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Webb Ellis Cup

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Webb Ellis Cup
Webb Ellis Cup in 2015
SportRugby union
CompetitionRugby World Cup
Awarded forWinning the Rugby World Cup
Local name
Presented byWorld Rugby
First award1987; 37 years ago (1987)
First winner New Zealand (1987)
Most wins
Most recent South Africa (2023)

The Webb Ellis Cup is the trophy awarded to the winner of the men's Rugby World Cup, the premier competition in men's international rugby union. The Cup is named after William Webb Ellis, who is often credited as being the inventor of rugby football. The trophy is silver gilt and has been presented to the winner of the Rugby World Cup since the first competition in 1987. It has been won four times by South Africa (1995, 2007, 2019 & 2023), three times by New Zealand (1987, 2011 & 2015), twice by Australia (1991 & 1999), and once by England (2003).

The 38-centimetre trophy weighs 4.5 kg, is gilded silver and has two cast scroll handles.[1] One handle bears the head of a satyr, the other the head of a nymph. On the face of the trophy, the words International Rugby Football Board, and below that arch The Webb Ellis Cup are engraved.[1] The Webb Ellis Cup is also referred to (incorrectly) as the "Webb Ellis Trophy" or colloquially as "Bill," a nickname coined by the 1991 Rugby World Cup winners, the Wallabies.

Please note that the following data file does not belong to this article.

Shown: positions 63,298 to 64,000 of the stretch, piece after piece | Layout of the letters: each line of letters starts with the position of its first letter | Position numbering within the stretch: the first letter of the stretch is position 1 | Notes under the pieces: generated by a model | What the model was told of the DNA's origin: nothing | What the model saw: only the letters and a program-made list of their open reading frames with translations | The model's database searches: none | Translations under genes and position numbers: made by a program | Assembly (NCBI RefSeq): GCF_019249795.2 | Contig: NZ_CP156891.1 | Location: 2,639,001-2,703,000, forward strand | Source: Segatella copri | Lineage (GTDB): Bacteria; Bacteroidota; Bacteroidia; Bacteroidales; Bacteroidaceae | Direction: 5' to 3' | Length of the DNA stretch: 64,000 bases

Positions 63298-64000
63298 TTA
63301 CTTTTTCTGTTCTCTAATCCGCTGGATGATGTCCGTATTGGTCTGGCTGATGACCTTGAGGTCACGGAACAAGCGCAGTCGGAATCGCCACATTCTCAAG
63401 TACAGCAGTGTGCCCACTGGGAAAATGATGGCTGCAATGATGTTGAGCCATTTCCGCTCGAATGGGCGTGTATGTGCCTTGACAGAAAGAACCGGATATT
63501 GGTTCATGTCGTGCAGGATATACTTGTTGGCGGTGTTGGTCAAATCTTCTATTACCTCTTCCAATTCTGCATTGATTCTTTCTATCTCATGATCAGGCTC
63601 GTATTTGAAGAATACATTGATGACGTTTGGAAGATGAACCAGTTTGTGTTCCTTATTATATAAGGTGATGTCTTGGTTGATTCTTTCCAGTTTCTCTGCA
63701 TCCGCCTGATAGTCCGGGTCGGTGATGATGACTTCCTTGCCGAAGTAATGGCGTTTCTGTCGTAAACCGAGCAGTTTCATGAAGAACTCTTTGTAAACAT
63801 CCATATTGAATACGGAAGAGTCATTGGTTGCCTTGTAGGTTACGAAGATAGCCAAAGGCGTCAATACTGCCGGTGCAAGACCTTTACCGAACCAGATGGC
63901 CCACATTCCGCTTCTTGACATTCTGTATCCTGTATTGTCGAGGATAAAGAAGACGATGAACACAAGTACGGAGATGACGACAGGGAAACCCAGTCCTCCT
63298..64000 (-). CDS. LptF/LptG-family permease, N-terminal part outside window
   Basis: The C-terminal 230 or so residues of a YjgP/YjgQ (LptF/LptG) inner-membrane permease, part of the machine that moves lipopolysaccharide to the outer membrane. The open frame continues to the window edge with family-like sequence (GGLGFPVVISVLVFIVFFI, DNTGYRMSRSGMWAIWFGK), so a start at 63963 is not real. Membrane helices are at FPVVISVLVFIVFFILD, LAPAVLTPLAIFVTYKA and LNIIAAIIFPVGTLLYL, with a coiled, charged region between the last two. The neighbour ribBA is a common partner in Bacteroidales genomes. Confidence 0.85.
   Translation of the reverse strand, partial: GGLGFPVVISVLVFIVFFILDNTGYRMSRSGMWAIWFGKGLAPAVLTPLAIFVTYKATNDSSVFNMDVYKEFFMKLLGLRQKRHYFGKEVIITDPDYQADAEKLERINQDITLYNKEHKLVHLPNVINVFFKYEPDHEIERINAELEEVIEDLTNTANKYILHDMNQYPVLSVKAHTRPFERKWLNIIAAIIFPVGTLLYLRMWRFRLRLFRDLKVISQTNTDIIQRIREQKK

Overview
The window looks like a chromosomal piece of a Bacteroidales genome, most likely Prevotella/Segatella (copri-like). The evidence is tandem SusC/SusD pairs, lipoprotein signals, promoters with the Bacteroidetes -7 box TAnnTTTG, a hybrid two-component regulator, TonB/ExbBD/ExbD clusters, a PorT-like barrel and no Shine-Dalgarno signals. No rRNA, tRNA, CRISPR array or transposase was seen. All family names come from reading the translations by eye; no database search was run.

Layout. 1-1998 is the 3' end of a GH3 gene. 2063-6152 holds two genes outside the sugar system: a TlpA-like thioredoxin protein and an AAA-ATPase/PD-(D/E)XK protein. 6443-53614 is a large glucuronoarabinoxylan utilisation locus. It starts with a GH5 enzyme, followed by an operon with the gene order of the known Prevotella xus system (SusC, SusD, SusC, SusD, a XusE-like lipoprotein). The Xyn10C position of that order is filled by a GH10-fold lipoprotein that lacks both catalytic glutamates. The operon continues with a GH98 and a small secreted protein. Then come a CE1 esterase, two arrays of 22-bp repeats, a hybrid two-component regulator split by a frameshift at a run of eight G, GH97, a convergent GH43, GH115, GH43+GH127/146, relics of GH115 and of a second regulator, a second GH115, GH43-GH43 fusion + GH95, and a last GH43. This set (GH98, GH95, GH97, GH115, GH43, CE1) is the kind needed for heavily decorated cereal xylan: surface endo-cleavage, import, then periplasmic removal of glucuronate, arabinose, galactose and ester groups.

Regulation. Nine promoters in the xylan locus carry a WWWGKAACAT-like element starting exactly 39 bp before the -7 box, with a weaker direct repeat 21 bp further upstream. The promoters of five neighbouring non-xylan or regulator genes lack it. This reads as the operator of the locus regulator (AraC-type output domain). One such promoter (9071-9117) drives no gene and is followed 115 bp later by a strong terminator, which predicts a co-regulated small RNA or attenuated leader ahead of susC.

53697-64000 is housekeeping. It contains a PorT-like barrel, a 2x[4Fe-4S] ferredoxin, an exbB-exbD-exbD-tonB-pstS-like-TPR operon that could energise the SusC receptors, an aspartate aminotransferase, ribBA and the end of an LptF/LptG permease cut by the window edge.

The cup and cover by Paul de Lamerie inspired Carrington and Co to design the trophy.

There are two official Webb Ellis Cups, which are used interchangeably. One is a 1911 trophy made by Carrington and Co. of London, featuring a Victorian design of a 1740s cup by Paul de Lamerie, while the other is a 1986 replica.[2]

John Kendall-Carpenter, former England forward and the organiser of the first Rugby World Cup, and Bob Weighill, the secretary of the International Rugby Board and also a former England forward, visited Garrard & Co, the crown jeweller in Regent Street, London.[1] Director Richard Jarvis brought the particular cup down from the vault and showed it to both of them.[1]

It was chosen for use in February 1987. Ronnie Dawson of Ireland, Keith Rowlands of Wales, Bob Stuart and Dick Littlejohn of New Zealand and the Australians Nick Shehadie and Ross Turnbull approved the choice of the trophy.[1][3] The trophy is cared for and restored after each tournament by silversmiths Thomas Lyte.[4][5]

It was soon named "The Webb Ellis Cup". New Zealand became the first nation to win the Webb Ellis Cup when they won the 1987 Rugby World Cup. The Webb Ellis Cup has been held by four nations: New Zealand, Australia, South Africa, and England.

Japanese gold 10,000 yen coin depicting the Webb Ellis Cup

The current holders are South Africa, after they beat New Zealand 12-11 in the 2023 Final in France. The trophy was on display in Newlands, South Africa until 2009, where it had stayed for two years following their victory in the 2007 tournament. Later, it was returned to the home of World Rugby, Ireland. One cup recently went on tour around the New Zealand provinces along with the Dave Gallaher Trophy, Bledisloe Cup, Hillary Shield, Women's World Cup, World Rugby Sevens Series and the Junior World Cup trophies.

See also[edit]


  1. ^ a b c d e "The History of the William Webb Ellis Cup". wesclark.com. Retrieved 2007-09-12.
  2. ^ "RWC 2011: Webb Ellis trophy in NZ one of two genuine articles". 3 News. Retrieved 2011-10-18.
  3. ^ "Rugby Trophys". rugbyfootballhistory.com. Retrieved 2007-09-12.
  4. ^ Thomas Lyte lifts Webb Ellis Cup
  5. ^ BBC Radio 4: Friday Boss - business presenter Simon Jack interviews Kevin Baker, chief executive, Thomas Lyte

External links[edit]